The Mathematical Ninja and an Irrational Power

“The square root of two… I don’t even know how to say this. The square root of two to the square root of threeth power?”

“$\sqrt{2}^{\sqrt{3}}$?” said the Mathematical Ninja. “I wouldn’t bother saying it, I’d just write it down.”

“But what does it mean? I mean, I can just about get on board with fractional powers - I can see that half-powers have to lie between whole powers and that square roots make sense for them and so on - but I don’t see how that works for irrational powers.”

There’s a moment in The Thick Of It where Ollie mimes the Eastenders theme and for a moment it looks as though Malcolm is going to give him a proper chewing out, but instead he grins and says “See? Ollie gets it.” This scene went down similarly.

“It’s a limiting process. Since an irrational number is defined by sets of rational numbers either side of it, it can be shown that $\sqrt{2}^{\sqrt{3}}$ is between - for example - $\sqrt{2}^{\frac{433}{250}}$ and $\sqrt{2}^{\frac{433}{249}}$.”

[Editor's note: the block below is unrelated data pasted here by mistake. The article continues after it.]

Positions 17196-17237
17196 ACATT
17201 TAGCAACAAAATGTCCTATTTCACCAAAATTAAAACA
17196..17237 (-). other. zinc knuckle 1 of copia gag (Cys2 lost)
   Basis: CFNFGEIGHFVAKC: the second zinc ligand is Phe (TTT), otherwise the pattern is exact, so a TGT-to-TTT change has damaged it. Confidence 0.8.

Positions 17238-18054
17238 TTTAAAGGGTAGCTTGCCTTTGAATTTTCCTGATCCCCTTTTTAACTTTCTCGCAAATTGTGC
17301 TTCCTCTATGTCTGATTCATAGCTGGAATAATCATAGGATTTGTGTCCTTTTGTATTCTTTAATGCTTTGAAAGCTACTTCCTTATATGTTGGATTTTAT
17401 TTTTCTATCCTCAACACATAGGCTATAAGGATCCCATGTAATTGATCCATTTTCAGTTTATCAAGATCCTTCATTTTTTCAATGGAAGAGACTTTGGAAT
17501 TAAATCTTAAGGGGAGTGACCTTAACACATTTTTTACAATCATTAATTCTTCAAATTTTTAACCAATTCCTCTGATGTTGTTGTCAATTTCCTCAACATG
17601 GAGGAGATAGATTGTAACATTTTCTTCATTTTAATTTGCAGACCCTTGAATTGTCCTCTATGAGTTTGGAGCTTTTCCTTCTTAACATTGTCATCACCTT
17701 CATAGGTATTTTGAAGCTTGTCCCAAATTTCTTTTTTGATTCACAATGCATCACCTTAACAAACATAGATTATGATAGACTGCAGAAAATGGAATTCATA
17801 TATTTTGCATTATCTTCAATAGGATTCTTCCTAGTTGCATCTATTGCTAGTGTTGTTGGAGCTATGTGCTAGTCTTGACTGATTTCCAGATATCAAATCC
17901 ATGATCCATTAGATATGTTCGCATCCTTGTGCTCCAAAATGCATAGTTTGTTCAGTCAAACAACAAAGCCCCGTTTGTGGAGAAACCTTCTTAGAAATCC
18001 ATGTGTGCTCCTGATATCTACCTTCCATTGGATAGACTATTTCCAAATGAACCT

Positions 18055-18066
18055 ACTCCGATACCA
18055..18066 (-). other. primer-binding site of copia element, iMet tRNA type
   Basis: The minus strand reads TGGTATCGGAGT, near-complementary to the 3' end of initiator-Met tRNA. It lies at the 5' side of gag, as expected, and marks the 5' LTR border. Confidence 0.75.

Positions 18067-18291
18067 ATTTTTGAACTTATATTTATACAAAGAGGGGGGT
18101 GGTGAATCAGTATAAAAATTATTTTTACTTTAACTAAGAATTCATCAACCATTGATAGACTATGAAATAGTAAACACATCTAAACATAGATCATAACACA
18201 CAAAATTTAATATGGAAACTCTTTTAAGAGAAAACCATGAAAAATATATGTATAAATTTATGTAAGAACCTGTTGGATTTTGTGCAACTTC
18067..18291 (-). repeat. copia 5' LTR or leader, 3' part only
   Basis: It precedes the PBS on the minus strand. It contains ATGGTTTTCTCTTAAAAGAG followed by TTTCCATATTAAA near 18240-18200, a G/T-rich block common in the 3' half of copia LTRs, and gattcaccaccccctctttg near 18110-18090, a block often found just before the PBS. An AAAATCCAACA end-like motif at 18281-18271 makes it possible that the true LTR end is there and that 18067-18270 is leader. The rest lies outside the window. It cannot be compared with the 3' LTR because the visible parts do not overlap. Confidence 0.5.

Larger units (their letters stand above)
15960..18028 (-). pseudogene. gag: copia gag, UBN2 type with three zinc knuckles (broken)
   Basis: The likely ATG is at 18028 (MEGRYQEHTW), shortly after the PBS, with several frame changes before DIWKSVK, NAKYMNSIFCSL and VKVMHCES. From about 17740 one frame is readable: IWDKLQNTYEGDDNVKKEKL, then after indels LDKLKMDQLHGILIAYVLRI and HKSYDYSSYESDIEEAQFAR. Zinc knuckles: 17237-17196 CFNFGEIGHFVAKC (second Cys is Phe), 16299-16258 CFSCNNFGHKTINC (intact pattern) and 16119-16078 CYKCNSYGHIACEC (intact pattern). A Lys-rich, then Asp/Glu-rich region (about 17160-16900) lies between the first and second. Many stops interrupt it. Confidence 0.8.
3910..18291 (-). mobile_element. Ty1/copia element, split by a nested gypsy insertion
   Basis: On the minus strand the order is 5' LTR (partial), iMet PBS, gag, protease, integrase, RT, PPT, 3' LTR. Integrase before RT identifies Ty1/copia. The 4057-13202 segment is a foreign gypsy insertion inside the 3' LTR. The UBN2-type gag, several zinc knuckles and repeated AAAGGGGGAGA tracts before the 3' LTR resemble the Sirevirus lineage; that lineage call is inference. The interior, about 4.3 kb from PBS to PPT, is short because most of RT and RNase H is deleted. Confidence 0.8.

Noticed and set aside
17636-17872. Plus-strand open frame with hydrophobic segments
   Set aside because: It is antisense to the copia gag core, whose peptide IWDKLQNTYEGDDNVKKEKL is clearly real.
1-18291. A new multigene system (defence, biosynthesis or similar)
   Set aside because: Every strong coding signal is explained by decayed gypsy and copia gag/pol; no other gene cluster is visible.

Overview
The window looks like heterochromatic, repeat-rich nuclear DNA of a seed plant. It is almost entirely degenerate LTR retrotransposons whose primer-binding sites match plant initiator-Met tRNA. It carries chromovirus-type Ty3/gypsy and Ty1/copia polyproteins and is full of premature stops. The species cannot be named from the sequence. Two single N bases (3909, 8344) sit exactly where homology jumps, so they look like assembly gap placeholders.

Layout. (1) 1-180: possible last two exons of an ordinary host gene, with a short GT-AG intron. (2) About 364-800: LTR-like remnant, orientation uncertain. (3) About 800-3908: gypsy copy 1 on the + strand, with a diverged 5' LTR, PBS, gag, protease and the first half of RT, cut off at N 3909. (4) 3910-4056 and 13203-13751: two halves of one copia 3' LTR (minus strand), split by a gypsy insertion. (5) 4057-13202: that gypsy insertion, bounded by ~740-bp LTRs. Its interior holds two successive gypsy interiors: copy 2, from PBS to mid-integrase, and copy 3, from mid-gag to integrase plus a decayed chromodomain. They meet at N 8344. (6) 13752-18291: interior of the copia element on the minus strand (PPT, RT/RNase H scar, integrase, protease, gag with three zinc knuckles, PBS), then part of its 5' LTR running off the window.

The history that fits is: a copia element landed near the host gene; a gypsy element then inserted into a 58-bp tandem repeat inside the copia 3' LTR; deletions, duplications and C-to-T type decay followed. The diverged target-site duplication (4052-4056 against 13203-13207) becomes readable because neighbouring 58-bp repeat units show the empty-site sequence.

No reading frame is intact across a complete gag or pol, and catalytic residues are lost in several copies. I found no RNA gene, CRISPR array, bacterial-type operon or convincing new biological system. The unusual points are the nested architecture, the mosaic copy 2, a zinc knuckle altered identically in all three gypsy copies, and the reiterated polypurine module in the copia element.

“Those are, of course, the first numbers I would have picked, sensei.”

A single, infinitesimal movement of a single Ninja eyebrow communicated that the student would do well not to push his luck.

“And I suppose there’s a nice way to work it out without touching a…” whisper: “c-word?”

“It’s obviously the same as $2^{\frac{1}{2}\sqrt{3}}$,” said the Ninja, thoughtfully, “which is $e^{\frac{1}{2}\sqrt{3}\ln(2)}$.”

“Hard to argue with that.” Another eyebrow.

“Everyone knows that ${\sqrt{3}}$ is about $\frac{26}{30}$ and that $\ln(2)$ is one percent less than $\frac{7}{10}$. That makes the power $\frac{26 \times 7}{300}$ or $\frac{91}{150}$.”

“Or rather, one percent less.”

“I WAS GETTING TO THAT. (Ahem.) One percent less takes us somewhere in the vicinity of $\frac{90}{150}$, which leaves us with $e^{\frac{3}{5}}$.”

“That looks simpler. I can even have a guess at that - it’s 10% less than 2, or 1.8.”

“Not bad,” said the Ninja. “Not good, but not bad. In fact, we know that $\ln(1.8)$ is $2\ln(3) - \ln(5)$, or $2.20 - 1.61$, which is 0.59 or so.”

“So we need to adjust it.”

“We do - we’re about 1% too low. I would go to about 1.82, personally; exponentials are notoriously volatile.”

The student thought about making a comment, but thought better of it.

Colin

Colin is a Weymouth maths tutor, author of several Maths For Dummies books and A-level maths guides. He started Flying Colours Maths in 2008. He lives with an espresso pot and nothing to prove.

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